BATON ROUGE, La. (AP) — Two national civil rights leaders are reviving criticism of a top-ranking House Republican's speech to a white supremacist group 13 years ago, trying to jumpstart action on a proposed strengthening of the Voting Rights Act.
Marc Morial of the National Urban League and Wade Henderson of the Leadership Conference on Civil and Human Rights sent a letter criticizing Majority Whip Steve Scalise — the House's third-ranking GOP member — for inaction on efforts to revise the 50-year-old law.
The men referenced Scalise's admission that he spoke in 2002 to a white supremacist group near New Orleans. Scalise apologized last year for the speech and said he was unaware of the group's racial philosophy when he agreed to speak as a state legislator.
Morial and Henderson said Scalise hasn't done enough "to heal the wounds you caused by delivering the speech" and has fallen short of a proper response.
"Your past actions have cast you as part of the problem. We invited you to join our efforts to become part of the solution," Morial and Henderson wrote in an Aug. 6 letter that was released Wednesday by the Leadership Conference on Civil and Human Rights.
President Barack Obama and congressional Democrats have called for legislation to strengthen the Voting Rights Act after a Supreme Court decision struck down one of its major provisions, which required all or parts of 15 states including Louisiana to get federal approval before making elections changes.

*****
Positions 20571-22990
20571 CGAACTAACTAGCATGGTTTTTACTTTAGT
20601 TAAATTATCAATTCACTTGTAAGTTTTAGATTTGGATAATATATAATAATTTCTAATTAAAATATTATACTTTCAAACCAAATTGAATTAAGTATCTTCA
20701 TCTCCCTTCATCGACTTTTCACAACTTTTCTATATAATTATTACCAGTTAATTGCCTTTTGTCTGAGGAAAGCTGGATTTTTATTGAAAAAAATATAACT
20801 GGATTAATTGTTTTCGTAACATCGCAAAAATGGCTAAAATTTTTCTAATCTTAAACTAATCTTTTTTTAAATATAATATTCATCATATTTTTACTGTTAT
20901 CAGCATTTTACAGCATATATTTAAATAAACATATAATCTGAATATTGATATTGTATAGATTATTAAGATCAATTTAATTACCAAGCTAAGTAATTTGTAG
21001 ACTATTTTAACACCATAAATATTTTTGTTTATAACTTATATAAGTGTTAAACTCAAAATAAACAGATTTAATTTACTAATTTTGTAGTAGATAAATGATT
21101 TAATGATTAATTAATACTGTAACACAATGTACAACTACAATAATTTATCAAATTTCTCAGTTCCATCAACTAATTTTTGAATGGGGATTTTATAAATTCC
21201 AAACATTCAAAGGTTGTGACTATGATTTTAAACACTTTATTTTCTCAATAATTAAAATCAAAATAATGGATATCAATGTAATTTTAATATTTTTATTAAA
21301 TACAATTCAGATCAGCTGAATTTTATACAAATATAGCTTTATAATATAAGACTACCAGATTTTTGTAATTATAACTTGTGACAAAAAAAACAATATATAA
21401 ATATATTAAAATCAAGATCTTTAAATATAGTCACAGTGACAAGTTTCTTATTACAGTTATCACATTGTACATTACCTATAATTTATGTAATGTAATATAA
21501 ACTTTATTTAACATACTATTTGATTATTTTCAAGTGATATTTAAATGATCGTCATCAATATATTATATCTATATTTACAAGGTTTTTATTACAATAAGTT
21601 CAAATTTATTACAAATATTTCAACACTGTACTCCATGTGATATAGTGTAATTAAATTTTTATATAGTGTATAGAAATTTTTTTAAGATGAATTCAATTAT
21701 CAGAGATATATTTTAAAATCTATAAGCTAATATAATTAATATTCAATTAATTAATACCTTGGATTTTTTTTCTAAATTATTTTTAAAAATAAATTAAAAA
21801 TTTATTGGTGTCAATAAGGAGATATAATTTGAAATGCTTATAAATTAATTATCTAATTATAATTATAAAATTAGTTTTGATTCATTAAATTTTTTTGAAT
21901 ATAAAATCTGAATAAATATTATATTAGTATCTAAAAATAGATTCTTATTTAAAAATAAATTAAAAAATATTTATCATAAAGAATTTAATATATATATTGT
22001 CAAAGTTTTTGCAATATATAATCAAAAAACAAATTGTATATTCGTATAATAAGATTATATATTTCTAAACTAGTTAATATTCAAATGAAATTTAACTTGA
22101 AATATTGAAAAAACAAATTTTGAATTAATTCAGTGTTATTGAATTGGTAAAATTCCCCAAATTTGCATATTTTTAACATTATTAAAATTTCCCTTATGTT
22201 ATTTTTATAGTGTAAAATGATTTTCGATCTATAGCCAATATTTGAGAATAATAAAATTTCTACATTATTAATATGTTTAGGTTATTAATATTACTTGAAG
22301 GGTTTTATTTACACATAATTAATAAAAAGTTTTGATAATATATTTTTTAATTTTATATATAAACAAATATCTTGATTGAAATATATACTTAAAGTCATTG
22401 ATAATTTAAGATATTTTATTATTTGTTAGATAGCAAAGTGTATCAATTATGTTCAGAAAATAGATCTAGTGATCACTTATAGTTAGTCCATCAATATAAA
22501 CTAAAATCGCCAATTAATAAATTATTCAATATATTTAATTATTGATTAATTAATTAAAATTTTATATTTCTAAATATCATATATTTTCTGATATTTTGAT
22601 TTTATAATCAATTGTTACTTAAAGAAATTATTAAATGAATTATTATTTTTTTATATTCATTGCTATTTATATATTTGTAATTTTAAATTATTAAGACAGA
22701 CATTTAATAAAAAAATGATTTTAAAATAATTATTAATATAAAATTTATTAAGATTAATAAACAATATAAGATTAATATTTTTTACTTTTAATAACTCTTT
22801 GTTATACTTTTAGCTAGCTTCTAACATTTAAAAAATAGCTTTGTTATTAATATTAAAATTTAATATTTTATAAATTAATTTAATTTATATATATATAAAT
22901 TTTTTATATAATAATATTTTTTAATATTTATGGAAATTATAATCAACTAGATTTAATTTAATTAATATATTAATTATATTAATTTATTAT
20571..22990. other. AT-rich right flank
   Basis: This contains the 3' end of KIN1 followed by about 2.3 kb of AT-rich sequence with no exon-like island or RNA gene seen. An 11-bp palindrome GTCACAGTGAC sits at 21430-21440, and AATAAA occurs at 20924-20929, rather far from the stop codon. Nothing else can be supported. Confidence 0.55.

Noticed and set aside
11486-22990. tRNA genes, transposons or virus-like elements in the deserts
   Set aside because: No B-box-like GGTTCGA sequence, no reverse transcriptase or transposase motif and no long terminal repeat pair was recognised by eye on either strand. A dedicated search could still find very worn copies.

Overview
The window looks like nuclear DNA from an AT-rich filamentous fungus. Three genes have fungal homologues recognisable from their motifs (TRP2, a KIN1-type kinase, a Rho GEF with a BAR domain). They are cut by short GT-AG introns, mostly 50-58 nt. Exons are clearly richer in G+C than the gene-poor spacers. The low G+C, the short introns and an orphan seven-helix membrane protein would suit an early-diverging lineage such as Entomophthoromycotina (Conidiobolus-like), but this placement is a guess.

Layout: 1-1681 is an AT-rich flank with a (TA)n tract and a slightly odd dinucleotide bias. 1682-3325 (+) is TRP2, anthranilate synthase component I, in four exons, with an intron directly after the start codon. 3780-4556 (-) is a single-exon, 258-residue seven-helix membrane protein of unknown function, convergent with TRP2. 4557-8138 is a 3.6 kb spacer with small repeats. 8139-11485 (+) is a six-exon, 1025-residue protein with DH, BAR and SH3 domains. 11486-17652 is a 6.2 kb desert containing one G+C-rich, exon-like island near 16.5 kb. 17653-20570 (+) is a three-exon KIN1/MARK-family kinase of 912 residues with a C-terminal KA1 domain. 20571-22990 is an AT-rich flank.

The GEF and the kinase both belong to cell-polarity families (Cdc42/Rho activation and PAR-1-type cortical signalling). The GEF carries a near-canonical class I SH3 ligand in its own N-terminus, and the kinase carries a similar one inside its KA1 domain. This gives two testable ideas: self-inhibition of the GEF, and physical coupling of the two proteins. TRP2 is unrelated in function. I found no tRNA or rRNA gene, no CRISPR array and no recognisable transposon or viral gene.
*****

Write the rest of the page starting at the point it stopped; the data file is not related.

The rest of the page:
But it's highly unlikely the GOP-led Congress would update the law.
In response to the criticism, Scalise spokesman Chris Bond said in a statement the Louisiana congressman "discusses a wide range of important issues in his regular conversations with members of Congress, including leaders of the Congressional Black Caucus, where he works to find common ground and advance their shared values."
Scalise's office suggested that common ground was more likely to be found on bipartisan criminal sentencing reform efforts.
Morial and Henderson met with Scalise in February, less than two months after the House leader admitted he spoke to a Louisiana convention of the European-American Unity and Rights Organization, called EURO, which was founded by former Ku Klux Klan leader David Duke.
Part of their request at the time, Morial and Henderson said, was that Scalise help advance the Voting Rights Act legislation.
"We laid out a clear plan to aid in efforts to heal the wounds you caused by delivering that speech. We explained the need for action, and you offered to help," Morial and Henderson wrote. "That offer has rung hollow."
Their letter was sent on the 50th anniversary of the Voting Rights Act. Democrats say the law's impact has been eroded by voter ID requirements and other voting restrictions they say disenfranchise minorities and young people.
Associated Press writer Donna Cassata in Washington contributed to this story.